Two restaurateurs from New York City are reimagining the Asian eatery in Keene that was Tokyo Express, with plans to turn it into a sushi-focused, fine-food business with fresh fish sourced direct from Japan and New Zealand.
Kevin Gao and Jeff Ren moved to Keene this summer with the goal of introducing a chef-centered style of Japanese dining to the Monadnock Region with their new restaurant Kurama Omakase, which will be located at 14 Cypress Court. They said they’re targeting an opening date of Aug. 18 after they complete interior renovations and meet with building and health inspectors next week.
This approach to dining is known as omakase, where chefs decide what to cook during patrons’ dining experience rather than customers ordering specific items off a menu. A sign in the incoming restaurant’s window states that “omakase” translates to “I leave it up to you.”
“Customers come in and decide how many courses they get,” Ren said. “Sometimes they don’t know how much they can eat, so they can start with 10 [courses] and if they’re still hungry after that they can upgrade.”
A 15-course meal, for example, would start with two appetizers followed by 10 pieces of seasonal nigiri sushi, two rolls of hand-rolled sushi and one dessert, Ren said.
“Most of these kinds of restaurants are in big cities like Manhattan or [cities] in California, places with a big population,” Ren said.
Unlike omakase outlets in New York City, though, which can charge upward of $120 for meals on the low end, according to Ren, Kurama Omakase intends to have more affordable offerings while still using fresh seafood.
The restaurant plans to charge $85 for a base 15-course meal if selecting the omakase option, but patrons can also purchase individual Kurama special rolls ranging in price from $14.50 to $21.95. Other food items include classic maki rolls from $5.25 to $18.49 in price and entrees, soups and salads, as well as sushi a la carte.
“Nothing will be frozen,” Ren said. “We’ll be receiving fish probably three times a week, and even though it’s fresh most of it you cannot serve right away. Some fish take one to two days to age, some take three to four.”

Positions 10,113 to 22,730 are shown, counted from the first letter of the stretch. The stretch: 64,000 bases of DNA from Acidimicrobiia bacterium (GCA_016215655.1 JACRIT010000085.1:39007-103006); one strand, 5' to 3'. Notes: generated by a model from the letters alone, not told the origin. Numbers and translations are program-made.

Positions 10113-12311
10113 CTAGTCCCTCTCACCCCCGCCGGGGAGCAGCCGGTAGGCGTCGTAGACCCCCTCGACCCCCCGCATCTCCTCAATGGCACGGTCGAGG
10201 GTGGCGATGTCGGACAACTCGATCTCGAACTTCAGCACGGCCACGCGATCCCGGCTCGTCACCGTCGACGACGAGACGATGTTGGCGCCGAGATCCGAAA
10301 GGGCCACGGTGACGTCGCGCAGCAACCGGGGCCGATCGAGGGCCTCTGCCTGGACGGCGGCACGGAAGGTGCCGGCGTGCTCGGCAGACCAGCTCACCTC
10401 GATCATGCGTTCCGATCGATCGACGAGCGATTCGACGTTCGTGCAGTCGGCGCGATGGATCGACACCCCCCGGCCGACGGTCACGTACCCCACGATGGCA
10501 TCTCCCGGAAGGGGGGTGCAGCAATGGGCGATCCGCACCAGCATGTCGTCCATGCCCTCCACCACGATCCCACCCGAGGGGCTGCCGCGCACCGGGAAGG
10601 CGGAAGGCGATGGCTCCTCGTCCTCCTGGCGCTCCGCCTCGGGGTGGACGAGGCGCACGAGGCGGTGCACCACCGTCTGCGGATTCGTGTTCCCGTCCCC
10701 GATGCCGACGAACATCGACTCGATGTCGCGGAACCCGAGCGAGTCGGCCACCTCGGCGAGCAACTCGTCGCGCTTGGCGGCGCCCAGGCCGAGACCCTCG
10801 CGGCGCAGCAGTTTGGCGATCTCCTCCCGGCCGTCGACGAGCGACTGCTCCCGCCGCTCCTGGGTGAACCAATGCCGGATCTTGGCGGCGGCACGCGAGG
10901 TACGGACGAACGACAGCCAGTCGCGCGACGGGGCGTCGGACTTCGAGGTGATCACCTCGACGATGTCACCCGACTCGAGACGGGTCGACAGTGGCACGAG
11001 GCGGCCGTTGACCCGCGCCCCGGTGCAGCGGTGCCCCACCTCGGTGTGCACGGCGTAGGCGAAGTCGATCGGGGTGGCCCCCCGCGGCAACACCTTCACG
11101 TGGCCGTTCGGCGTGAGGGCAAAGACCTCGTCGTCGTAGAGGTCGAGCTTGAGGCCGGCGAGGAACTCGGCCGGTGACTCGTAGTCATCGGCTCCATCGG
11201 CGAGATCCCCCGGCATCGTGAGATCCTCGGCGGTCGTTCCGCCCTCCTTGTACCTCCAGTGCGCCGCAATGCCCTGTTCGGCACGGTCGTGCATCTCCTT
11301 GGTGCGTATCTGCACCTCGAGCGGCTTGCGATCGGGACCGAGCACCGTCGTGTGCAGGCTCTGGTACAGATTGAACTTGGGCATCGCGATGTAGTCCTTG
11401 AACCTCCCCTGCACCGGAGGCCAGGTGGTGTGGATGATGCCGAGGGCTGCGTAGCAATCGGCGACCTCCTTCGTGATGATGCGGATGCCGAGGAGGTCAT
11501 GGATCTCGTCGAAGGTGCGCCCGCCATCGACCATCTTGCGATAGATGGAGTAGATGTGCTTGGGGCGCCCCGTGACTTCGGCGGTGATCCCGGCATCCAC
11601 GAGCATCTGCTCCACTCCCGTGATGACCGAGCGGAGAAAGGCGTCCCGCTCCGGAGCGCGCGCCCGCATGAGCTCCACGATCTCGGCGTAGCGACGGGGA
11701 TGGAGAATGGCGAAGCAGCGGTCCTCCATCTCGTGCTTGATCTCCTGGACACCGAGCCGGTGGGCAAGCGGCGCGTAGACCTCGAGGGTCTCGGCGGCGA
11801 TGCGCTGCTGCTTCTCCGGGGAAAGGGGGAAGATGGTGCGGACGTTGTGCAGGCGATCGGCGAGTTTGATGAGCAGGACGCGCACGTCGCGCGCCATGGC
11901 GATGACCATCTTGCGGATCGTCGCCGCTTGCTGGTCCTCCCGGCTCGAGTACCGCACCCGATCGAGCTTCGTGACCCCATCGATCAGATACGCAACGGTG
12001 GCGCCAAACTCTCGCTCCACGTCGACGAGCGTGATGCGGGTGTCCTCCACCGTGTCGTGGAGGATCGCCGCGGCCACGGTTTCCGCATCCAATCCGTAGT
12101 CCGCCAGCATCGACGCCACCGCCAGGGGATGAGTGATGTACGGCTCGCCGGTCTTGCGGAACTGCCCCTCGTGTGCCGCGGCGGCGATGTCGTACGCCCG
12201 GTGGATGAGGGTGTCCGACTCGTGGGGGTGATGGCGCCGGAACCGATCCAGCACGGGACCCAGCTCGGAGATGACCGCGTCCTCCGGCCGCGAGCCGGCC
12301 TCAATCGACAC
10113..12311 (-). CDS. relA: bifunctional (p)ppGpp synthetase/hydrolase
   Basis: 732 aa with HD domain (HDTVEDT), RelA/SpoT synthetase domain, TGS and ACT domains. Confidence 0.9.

The restaurant will purchase shipments of bluefin tuna from Japan and king salmon from New Zealand, according to Ren.
He and Gao have additional plans to open a bar inside after the grand opening once they obtain a liquor license. Drinks will include sake cocktails, martinis and Japanese imported beer, Ren said. He said the bar will seat 11 customers, while the remaining dining space will seat 40 to 50 customers.
The two co-owners first noticed Tokyo Express’ space was up for lease in May and began preparing to launch Kurama Omakase there after signing the lease in July. Ren said it’s their first time owning a restaurant but that together they’ve worked more than 10 years in the industry in more than 15 sushi restaurants of different styles.
Gao and Ren will bring friends from New York City to fill omakase chef positions, but Ren said he sees a future where the restaurant could hire locals.
“We want people that have experience in some of the best sushi restaurants [in New York],” he said. “But if business goes well, we could have people from the local area and could train them.”
Kurama Omakase will offer take-out orders, Ren said, but the omakase meal options will be for dine-in orders only. The restaurant will retain the same phone number as the former Tokyo Express for take-out orders but will not yet have a delivery option.
The Sentinel reported in 2011 that Gao Mu Lian opened Tokyo Express in Keene late that year, in a space that had housed Revolve Vintage.